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Aug 17, 2014
Broadvoice, a well-known VoIP provider that serves small- and medium-sized businesses, has leaked more than 350 million customer records related to the company’s “b-hive” cloud-based communications suite.

The data includes hundreds of thousands of voicemail transcripts, many involving sensitive information such as details about medical prescriptions and financial loans.

Broadvoice provides one of the more popular business platforms for communications, which includes voice, contact-center technology, remote-workforce help, integration, unified communications, SIP trunking and more. Much of this is offered via b-hive, which it hosts on behalf of customers such as doctors’ offices, law firms, retail stores, community organizations and more.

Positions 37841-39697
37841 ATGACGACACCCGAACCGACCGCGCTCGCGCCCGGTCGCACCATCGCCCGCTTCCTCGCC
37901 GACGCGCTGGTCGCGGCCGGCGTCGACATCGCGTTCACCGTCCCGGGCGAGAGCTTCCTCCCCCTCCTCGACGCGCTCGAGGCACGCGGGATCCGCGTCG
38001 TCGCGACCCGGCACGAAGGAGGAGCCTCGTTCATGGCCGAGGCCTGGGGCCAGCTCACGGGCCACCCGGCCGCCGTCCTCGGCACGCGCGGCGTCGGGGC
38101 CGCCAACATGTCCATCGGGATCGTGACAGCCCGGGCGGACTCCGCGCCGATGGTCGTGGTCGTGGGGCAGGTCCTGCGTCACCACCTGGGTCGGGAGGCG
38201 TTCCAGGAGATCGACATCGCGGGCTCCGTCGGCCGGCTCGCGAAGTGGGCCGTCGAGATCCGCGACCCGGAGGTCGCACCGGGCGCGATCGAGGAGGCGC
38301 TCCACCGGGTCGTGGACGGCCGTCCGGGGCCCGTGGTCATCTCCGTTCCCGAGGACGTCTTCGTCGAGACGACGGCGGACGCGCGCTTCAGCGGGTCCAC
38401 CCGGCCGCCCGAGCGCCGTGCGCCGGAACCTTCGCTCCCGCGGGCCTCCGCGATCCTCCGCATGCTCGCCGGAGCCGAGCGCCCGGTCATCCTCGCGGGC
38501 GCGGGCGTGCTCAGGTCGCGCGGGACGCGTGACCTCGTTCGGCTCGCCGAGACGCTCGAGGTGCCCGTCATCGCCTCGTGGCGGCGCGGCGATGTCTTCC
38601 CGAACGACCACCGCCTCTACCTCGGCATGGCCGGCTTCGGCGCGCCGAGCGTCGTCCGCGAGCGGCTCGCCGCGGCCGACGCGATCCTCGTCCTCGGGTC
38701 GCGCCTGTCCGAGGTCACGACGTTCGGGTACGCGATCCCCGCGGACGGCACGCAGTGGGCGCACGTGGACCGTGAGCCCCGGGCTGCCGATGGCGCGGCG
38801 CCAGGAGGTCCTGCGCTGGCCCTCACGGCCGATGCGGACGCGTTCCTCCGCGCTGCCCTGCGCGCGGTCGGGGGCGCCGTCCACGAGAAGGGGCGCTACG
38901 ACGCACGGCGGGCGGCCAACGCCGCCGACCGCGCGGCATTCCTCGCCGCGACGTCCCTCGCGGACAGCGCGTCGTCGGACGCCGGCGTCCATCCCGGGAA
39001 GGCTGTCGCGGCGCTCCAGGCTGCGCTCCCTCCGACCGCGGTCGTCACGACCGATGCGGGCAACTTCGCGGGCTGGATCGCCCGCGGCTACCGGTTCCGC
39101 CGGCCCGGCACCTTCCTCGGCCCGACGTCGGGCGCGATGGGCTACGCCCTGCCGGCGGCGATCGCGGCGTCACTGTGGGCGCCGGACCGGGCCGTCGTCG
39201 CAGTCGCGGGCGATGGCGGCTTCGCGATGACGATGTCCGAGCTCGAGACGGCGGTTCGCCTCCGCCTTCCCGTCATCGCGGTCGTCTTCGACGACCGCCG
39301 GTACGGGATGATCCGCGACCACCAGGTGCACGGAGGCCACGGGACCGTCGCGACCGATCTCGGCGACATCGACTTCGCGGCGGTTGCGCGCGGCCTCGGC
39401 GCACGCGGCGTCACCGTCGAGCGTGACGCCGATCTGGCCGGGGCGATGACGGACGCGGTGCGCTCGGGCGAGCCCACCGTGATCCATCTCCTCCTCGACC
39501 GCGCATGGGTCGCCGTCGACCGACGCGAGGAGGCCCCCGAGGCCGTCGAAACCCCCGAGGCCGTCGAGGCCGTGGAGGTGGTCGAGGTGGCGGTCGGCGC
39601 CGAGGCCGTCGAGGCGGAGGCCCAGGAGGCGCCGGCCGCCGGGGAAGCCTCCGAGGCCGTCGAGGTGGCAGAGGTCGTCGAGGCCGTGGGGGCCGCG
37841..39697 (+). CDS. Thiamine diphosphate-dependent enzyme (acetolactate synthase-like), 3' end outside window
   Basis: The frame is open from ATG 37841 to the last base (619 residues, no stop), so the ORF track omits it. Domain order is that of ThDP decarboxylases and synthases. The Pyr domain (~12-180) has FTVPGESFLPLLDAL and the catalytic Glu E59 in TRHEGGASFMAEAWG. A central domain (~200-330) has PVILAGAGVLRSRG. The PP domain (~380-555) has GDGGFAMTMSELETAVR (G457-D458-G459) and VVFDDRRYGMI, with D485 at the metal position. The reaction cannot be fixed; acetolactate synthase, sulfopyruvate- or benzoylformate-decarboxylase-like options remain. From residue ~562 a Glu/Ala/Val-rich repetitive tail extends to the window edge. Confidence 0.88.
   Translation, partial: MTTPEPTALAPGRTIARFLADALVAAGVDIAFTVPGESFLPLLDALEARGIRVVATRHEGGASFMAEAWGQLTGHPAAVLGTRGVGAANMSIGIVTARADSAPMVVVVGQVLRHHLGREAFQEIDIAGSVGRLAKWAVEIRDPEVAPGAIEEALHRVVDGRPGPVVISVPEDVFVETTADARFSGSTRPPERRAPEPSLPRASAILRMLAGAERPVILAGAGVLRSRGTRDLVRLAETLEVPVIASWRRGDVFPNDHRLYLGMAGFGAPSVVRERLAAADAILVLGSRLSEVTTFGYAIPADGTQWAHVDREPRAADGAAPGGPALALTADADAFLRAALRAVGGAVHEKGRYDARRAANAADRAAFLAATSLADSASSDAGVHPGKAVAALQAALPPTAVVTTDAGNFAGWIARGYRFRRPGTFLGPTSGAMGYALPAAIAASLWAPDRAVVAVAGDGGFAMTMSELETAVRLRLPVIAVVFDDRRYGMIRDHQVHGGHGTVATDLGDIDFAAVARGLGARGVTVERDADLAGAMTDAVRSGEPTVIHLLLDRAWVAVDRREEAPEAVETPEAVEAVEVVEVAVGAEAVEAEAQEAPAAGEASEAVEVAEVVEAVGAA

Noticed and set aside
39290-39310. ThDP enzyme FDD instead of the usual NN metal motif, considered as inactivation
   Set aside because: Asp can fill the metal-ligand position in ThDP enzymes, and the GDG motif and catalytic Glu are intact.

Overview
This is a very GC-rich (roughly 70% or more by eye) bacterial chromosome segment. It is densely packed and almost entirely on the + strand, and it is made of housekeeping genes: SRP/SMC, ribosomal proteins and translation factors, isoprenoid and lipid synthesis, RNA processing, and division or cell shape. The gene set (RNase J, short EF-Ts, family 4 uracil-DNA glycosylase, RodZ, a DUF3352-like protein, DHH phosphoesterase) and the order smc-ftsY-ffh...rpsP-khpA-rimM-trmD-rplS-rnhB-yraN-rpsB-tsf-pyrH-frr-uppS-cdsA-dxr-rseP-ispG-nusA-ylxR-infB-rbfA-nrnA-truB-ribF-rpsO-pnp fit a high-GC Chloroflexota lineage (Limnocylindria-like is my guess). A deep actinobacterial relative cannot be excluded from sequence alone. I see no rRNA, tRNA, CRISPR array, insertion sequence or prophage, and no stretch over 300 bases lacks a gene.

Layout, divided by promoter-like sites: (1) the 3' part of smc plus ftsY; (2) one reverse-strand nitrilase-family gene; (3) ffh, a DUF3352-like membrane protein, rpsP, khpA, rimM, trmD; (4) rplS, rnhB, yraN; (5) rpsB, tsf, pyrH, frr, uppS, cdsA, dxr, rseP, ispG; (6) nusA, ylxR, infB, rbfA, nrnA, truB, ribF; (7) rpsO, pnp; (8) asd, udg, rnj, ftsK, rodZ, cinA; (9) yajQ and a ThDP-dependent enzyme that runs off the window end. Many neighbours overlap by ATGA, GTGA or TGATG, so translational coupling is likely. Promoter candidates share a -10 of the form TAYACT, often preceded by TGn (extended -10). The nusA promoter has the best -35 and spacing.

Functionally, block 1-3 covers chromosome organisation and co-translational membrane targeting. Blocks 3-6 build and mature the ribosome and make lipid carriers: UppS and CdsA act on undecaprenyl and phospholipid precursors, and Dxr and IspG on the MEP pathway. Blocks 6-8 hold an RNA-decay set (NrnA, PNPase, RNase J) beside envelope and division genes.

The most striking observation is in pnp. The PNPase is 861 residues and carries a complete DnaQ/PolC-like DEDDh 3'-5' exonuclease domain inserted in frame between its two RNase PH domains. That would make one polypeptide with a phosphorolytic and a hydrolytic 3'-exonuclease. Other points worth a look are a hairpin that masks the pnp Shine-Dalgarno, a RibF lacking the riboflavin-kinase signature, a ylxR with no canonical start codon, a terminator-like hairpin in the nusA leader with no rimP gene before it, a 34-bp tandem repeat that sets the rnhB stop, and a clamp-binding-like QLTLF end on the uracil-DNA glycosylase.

Because its technology underpins these customers’ basic interactions with patients, clients, partners, suppliers and others, plenty of personal data flows through Broadvoice’s cloud-based systems. And that data is apparently retained by the company, so that its business clients can access it if needed, for analytics and call-center quality control, among other things.

Unfortunately, according to researchers at Comparitech, Broadvoice left an Elasticsearch database cluster containing such information open to the internet, accessible to anyone, with no authentication required. The cache of data included records with personal details of Broadvoice clients’ customers, they noted.

The largest collection (275 million records) included full caller name, caller ID, phone number, and city and state. Meanwhile, a collection entitled “people-production” contained account ID numbers for Broadvoice’s own customers, which allowed researchers to cross-reference entries with records in other collections.
Read more: Broadvoice Leak Exposes 350M Records, Personal Voicemail Transcripts